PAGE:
The gender wage gap in Australia currently stands at 15%. That means that women earn 85c for every $1 earned by a man, or more abstractly, women are only paid to work until 3:57pm in a regular business day – meaning they work 273 hours for free every year. This inequality provides sufficient moral justification for my periodic 2-hour lunch breaks but is more broadly indicative of a failing meritocracy. The gender wage gap, and indeed many forms of gender discrimination, are even worse for women of colour and transgender women. In 2018, the World Economic Forum announced that gender wage parity will be reached in 202 years, or 7 generations from now. However, the human race will probably have relocated to another planet by then, and honestly – who knows what that economy will look like? There are certain reasonable economic explanations for the gender wage gap, but none can be considered in a vacuum, and must be understood as by-products of patriarchal forces that ultimately dictate women’s choices.
Before we can look at the economic rationales behind the gender wage gap, we should bust some myths propagated by the often simplistic media narrative of workplace sexism. The gender wage gap refers to a disparity in wages on average between all men and women who work full-time, as opposed to being the difference between Paul and Paula who sit next to each other. It is generally a reflection of men tending to be: 1) higher up in workforce hierarchies than women, 2) employed in higher-paying industries than women, and 3) when all else is equal, men are paid more than the women sitting next to them (see: our federal parliament). These structural biases are far more interesting to unpack and far more difficult to dismantle than overt discrimination.
Economists (who coincidentally are often middle-class men) argue that the gender wage gap is caused by different work-leisure preferences, risk and negotiation aversion, and women working in less financially lucrative industries. This makes theoretical sense. Women happen to be the ones who disproportionately take time off work to look after their kids and/or ageing parents. Women are less likely to take risks, meaning they will opt for safer contracts (often those without bonuses or commissions, which are often very financially rewarding). Women are also less likely to ask for promotions or negotiate salaries, and are more likely to bear workplace emotional labour in the form of organising presents and parties etc (hardly tasks which point them towards the nearest promotion). These trends are supported by considerable empirical evidence but using them to ex- plain the wage gap demonstrates naivety and a lack of awareness of significant social factors which contribute to the eco- nomic decisions of women.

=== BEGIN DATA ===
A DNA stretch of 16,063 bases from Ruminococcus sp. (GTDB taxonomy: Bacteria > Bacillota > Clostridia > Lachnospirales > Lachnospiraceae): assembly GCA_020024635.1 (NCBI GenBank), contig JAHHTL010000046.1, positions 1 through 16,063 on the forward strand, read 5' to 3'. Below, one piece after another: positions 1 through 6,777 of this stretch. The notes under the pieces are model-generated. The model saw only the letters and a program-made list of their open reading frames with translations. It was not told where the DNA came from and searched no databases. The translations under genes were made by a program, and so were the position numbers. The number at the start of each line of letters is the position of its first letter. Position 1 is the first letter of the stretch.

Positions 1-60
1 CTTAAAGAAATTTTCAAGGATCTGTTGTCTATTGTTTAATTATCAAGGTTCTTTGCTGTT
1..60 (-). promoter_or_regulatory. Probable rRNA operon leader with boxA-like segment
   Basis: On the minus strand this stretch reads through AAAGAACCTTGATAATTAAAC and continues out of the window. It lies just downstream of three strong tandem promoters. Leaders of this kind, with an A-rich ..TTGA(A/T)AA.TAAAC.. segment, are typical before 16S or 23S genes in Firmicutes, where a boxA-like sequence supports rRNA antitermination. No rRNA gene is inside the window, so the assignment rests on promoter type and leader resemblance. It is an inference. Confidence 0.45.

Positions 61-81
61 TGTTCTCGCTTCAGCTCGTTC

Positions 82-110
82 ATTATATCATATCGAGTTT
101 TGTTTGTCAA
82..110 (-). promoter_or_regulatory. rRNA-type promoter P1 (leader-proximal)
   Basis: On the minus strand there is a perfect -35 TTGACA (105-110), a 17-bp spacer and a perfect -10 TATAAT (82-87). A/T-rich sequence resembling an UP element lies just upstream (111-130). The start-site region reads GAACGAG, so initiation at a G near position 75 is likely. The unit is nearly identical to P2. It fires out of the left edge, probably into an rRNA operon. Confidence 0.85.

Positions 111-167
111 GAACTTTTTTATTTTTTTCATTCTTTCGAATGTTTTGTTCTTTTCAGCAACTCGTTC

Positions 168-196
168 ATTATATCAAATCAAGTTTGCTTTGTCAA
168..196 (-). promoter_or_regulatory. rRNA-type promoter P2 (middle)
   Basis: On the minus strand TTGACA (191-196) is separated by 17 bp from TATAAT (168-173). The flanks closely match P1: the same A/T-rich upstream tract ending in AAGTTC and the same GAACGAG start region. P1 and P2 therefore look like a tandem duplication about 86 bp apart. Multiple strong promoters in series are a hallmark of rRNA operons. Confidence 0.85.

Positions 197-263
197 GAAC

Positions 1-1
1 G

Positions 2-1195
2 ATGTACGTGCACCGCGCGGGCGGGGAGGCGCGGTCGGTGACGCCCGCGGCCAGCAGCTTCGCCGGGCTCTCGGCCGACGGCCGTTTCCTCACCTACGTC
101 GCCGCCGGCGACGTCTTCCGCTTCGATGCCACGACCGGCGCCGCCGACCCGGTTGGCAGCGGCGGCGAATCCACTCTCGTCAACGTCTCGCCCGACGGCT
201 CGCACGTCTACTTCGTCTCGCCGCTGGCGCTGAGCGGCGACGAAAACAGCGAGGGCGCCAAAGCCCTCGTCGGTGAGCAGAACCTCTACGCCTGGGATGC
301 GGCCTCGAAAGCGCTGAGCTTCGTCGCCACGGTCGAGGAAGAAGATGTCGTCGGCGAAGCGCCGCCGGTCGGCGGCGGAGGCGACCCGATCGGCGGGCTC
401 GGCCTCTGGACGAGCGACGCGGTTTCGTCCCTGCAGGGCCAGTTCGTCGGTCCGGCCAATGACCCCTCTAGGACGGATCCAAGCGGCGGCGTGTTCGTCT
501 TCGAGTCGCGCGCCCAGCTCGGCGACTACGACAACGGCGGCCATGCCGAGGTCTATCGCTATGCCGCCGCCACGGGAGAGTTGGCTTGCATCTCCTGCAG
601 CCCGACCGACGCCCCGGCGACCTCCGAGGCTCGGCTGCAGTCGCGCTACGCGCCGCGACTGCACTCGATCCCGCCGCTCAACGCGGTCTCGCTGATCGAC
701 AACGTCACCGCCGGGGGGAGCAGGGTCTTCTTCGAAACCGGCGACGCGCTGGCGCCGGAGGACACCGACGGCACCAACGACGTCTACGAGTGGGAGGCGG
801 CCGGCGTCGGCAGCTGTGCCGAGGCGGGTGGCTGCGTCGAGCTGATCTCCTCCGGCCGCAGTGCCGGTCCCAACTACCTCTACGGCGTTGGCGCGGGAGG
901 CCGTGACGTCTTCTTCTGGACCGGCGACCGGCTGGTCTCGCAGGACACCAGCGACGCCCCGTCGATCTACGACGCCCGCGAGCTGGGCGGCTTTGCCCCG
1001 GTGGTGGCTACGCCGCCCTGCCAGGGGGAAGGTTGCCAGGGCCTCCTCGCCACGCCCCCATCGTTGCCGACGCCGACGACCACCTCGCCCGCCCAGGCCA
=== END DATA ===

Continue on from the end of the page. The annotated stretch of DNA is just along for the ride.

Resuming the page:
It is not fair, nor is it accurate, to isolate a woman’s economic decisions from the societal obligations she is burdened with. Women do take more time off from their careers to look after their children, but this choice is not made in isolation of the rest of their lives. The social norm is for women to stop working when they start childbearing, while their partners continue to work full-time. Women who buck the trend are rewarded with shame from other mothers as well as their own families, partners and friends – people who really should be on their side. This norm of women sacrificing careers for children is entirely without reasonable explanation – who says women are better equipped than men to be primary carers? Modern medicine has not yet convinced me that physical childbirth magically equips mothers (but not fathers) with a natural talent at the unglamorous tasks of parenting – changing nappies, attending parent-teacher interviews and driving children to and from after-school activities. The fact that women still undertake these parenting tasks disproportionately is not a reflection of their different work-leisure preferences, but rather of a society which conditions women to believe that their role in the world is, first and foremost, motherhood. Ultimately, young women are led into the assumption that they could have both a career and a rewarding family life – which may explain why more than half of undergraduate students are women. Unfortunately, however, these women do not see a return from their investment in education as they are forced out of work earlier than expected. As Michelle Obama plainly said in December about “having it all” as a woman in this world, “That shit doesn’t work”. At some point, the voice of the patriarchy in the back of our minds (in my case, it coincidentally sounds just like my mother) overrules our protests – we invested in this career and we should be able to stick with it! – and we accept that the life of a high-flying career woman is simply not in our cards. This tragedy repeats itself, woman after woman, until only 36.7% of full-time employees are female. Until corporations accept that in order to retain the best talent (some of whom are bound to be women), more flexible working practices are essential, women will continue to be forced out of the workforce due to their family obligations.